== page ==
Symfony 1.2 already comes with a lot of great new features but smaller things also matter a lot. Here is yet another post about small things we have recently added to symfony 1.2.
In his famous keynote at OSCON 2002, Lawrence Lessig talked about the "free culture" and the way "creativity and innovation always build on the past". The video is a must see for anyone working with or on Open-Source projects. Even if Lawrence does not talk explicitly about Open-Source in the first part of his talk, his arguments are still valid for Open-Source projects.
The symfony team continues work on integrating sfDoctrinePlugin for the 1.2 release as well as adding official documentation for both symfony 1.1 and 1.2 versions.
In the last part, we have moved some code to ProductForm. Today, we will enhance the actions even more by moving code to the View and by using some nice shortcuts provided by symfony for common situations.
In the last part, we have seen how to move code from the Controller to the Model. The principle is quite simple, you want thin controllers and fat models. Today, we will see how the new form framework can help us keep this clean separation of concerns.
Today, we will start by refactoring some actions from the product module. As symfony is modeled after the MVC design pattern, Vince was pretty confident that he did the separation of concerns pretty well. The Controller role is to get data from the Model and pass them to the View. Pretty simple, no?
Refactoring implies a lot of changes in the code. It means that you need a way to check that you don't break anything during the process. So, before beginning the refactoring session, I asked Vince about its unit and functional test suite. But Vince had no unit or functional tests. So, we decided to write some functional tests before starting the refactoring.
Some time ago, Vince, a seasoned PHP developer, asked me to have a look at his very first symfony project, a product store. As the mistakes he did were quite common, I decided to tell you the story of this refactoring session in the hope you will learn as much as Vince did.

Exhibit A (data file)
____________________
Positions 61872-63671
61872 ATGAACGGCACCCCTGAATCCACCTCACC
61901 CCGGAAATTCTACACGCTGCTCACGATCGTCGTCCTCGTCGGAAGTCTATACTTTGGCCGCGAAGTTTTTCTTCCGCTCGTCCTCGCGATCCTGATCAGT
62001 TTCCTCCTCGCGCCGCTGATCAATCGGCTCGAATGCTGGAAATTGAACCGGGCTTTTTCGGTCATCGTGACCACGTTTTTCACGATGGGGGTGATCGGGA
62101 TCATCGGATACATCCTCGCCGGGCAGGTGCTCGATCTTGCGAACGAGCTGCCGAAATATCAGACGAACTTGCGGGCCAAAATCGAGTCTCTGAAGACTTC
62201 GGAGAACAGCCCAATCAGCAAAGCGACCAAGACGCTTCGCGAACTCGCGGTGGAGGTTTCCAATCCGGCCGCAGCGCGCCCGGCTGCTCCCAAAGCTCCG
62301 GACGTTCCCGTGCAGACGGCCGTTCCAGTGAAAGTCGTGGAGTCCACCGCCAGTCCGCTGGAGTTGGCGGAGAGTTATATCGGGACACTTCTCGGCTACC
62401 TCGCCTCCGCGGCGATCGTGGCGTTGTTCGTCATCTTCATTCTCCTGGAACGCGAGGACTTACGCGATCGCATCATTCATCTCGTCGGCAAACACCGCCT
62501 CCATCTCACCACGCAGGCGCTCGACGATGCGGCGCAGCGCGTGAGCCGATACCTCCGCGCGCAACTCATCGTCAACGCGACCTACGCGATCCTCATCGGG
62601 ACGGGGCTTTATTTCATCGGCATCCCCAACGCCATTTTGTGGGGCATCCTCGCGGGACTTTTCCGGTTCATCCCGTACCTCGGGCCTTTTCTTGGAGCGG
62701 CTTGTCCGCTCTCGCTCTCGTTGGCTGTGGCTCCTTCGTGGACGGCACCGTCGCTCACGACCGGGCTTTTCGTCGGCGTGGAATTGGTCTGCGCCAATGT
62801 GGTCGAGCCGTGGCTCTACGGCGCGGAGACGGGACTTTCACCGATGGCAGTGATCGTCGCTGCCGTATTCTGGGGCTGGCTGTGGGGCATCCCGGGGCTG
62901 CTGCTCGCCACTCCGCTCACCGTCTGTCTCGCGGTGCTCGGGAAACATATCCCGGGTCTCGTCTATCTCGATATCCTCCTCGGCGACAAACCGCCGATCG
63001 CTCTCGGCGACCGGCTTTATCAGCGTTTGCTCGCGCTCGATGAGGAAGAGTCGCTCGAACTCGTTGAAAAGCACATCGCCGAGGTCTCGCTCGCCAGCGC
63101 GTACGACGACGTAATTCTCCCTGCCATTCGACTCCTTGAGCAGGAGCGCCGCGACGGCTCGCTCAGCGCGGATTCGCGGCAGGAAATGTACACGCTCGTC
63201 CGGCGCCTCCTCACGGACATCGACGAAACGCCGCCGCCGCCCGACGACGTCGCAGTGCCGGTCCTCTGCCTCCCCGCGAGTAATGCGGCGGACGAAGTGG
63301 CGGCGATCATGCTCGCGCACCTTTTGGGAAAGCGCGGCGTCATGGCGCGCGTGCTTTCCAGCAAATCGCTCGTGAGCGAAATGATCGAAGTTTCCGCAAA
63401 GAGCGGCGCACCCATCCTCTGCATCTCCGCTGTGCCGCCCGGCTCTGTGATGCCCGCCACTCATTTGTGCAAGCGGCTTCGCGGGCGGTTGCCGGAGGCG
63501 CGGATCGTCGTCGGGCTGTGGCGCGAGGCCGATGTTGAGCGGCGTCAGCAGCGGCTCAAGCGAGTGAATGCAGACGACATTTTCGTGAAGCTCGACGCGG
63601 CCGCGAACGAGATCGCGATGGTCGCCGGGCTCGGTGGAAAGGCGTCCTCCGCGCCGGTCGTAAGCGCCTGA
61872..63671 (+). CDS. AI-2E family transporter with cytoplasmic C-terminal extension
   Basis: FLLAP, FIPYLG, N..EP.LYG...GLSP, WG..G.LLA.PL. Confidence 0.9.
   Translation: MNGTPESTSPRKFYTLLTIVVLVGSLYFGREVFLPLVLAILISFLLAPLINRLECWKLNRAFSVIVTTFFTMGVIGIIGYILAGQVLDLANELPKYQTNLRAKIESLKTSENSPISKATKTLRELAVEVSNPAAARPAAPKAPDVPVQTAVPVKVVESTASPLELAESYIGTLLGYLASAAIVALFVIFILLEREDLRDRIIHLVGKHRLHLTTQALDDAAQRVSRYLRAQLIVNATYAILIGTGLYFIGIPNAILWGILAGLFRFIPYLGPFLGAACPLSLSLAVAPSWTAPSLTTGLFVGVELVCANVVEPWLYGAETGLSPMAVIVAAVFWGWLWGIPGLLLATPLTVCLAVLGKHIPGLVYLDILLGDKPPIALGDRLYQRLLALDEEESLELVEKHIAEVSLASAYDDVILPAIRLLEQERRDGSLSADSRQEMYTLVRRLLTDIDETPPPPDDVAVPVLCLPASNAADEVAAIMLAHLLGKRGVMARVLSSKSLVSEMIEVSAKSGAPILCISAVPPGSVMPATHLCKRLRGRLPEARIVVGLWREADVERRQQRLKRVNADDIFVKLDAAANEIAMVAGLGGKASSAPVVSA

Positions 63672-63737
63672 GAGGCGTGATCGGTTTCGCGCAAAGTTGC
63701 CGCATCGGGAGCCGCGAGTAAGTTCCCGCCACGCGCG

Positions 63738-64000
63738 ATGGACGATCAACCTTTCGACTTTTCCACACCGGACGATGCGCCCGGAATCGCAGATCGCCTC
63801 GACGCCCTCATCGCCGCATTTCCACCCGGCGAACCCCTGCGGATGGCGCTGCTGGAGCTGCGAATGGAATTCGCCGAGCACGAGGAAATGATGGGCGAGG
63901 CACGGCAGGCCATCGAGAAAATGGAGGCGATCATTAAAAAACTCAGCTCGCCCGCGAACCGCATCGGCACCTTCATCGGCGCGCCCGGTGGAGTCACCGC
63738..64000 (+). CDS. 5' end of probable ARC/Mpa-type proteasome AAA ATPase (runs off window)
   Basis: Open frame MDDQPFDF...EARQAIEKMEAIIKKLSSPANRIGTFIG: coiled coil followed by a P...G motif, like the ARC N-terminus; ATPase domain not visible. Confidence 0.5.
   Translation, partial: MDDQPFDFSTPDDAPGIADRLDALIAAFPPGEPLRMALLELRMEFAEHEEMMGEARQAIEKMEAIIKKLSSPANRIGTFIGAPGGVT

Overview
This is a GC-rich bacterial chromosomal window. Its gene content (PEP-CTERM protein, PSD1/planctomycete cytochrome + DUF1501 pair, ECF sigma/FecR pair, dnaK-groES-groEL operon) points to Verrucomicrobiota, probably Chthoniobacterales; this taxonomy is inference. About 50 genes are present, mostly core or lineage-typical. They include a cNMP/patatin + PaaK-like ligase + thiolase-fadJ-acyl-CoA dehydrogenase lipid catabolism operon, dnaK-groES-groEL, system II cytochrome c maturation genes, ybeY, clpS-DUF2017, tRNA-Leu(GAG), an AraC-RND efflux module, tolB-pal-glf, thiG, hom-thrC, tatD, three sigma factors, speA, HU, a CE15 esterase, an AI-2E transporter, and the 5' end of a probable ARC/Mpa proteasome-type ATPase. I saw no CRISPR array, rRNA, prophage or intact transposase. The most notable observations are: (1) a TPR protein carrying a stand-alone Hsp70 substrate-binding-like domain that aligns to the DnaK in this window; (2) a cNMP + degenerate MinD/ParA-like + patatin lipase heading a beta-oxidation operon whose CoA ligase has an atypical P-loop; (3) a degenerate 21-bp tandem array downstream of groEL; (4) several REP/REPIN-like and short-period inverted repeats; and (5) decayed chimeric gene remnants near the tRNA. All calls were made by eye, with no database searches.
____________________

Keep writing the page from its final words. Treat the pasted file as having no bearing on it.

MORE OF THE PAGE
Today, Doctrine gained its citizenship in symfony 1.2.
I provided a training session at the Symfony Camp 2008, and after having talked with some of the attendees it looks that it can be difficult to find symfony trainings in every country.
The second and last conference day of symfony Camp was today.
symfony Camp started yesterday with a symfony 1.1 training but today is the first conference day.
NetBeans, the open-source development environment sponsored by Sun, is planning to include support for PHP frameworks in its upcoming versions. As there are so many PHP frameworks, NetBeans developers have organized a public election to choose the two PHP frameworks that will be initially supported.
Jon wants to validate a form value but the validation depends on another form field. As Jon does not know how to do it with symfony 1.1, he called the expert. This post will explain how to accomplish this kind of conditional validation by using a post validator.
Yesterday, I have committed the first slew of changes to the routing framework. Thanks to this refactoring, developers have new opportunities to customize the routing and this will allow very cool features in the very near future. But today, let's dive into the goodness of the symfony 1.2 routing framework.
As for every symfony version, we try to simplify the API and make it more intuitive and powerful. Here are some examples that you will soon enjoy in symfony 1.2.